Jon Espino reviews “Captain Underpants” and “Everything, Everything” for Hollywood Chicago

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CAPTAIN UNDERPANTS: THE FIRST EPIC MOVIE

I’m sure from the title you can glean the level of seriousness to expect, but how funny “Captain Underpants: The First Epic Movie” turns out to be is no laughing matter. The film’s surprising irreverence and respect for the comic book genre makes this the animated hero we’ve needed, and the second best superhero film out this weekend (SEE: Wonder Woman).

For obvious reasons, most animated films like this one are aimed at children, but only the truly impressive ones incorporate aspects for adults, realizing that they will be the ones who have to sit through the film with their children. The general humor in the film caters to young boys, with enough potty humor to clog a toilet with. Nicholas Stoller adapts David Pilkey’s popular book series enough care to stay faithful to the series’ superhero essence while creating an original story with it. Even though the humor may seem low-brow, the film’s self-awareness keeps the adults from faulting it too much for that. Stoller shows he understands the source material and the comedy, which he has shown us in the past by writing films like the two most recent “Muppets” films and “Neighbors 2”. Instead of focusing mostly on Captain Underpants and his origins, Stoller decides to emphasize the much more relatable buddy tale of George and Harold, which keeps this film from turning into a typical superhero origin story we’ve seen so many times before.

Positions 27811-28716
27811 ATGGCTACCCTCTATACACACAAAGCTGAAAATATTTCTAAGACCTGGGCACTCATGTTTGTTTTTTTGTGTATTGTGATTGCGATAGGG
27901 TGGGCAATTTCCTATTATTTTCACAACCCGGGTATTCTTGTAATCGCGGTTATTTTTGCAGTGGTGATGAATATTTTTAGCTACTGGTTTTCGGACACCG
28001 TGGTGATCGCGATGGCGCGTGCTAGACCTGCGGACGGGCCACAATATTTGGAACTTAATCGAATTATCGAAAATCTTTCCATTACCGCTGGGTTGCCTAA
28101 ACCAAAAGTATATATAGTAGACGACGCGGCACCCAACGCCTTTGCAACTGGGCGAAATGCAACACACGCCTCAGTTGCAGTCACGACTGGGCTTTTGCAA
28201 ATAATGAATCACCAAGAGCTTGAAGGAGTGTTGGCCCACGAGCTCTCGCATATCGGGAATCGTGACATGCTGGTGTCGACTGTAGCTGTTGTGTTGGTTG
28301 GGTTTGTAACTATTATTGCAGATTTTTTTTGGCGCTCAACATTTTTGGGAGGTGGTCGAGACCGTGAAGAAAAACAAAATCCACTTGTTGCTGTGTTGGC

EVERYTHING, EVERYTHING

I’ll be the first to admit that I am not the target audience for these stock young adult romance novels. Aside from the odd fascination and romanticization of teenage death and terminal illness, these stories feel trite and much closer to fantasy than anything real or plausible. This is what the film “Everything, Everything” brings to the table, which essentially translates to Nothing, Nothing.

I am patient and empathetic. I always try to understand another person’s point of view or outlook especially when it doesn’t mirror my own. Going into every film with an open mind is the only way to truly open yourself to the experience it is trying to impart. I didn’t know anything when going into “Everything, Everything” but it soon became clear that I actually knew exactly how the story was going to progress after the first ten minutes. This trite tale offers little in the way of surprises and even less when it comes to the almost forced, unrealistic romance it tries to pass off as commonplace.

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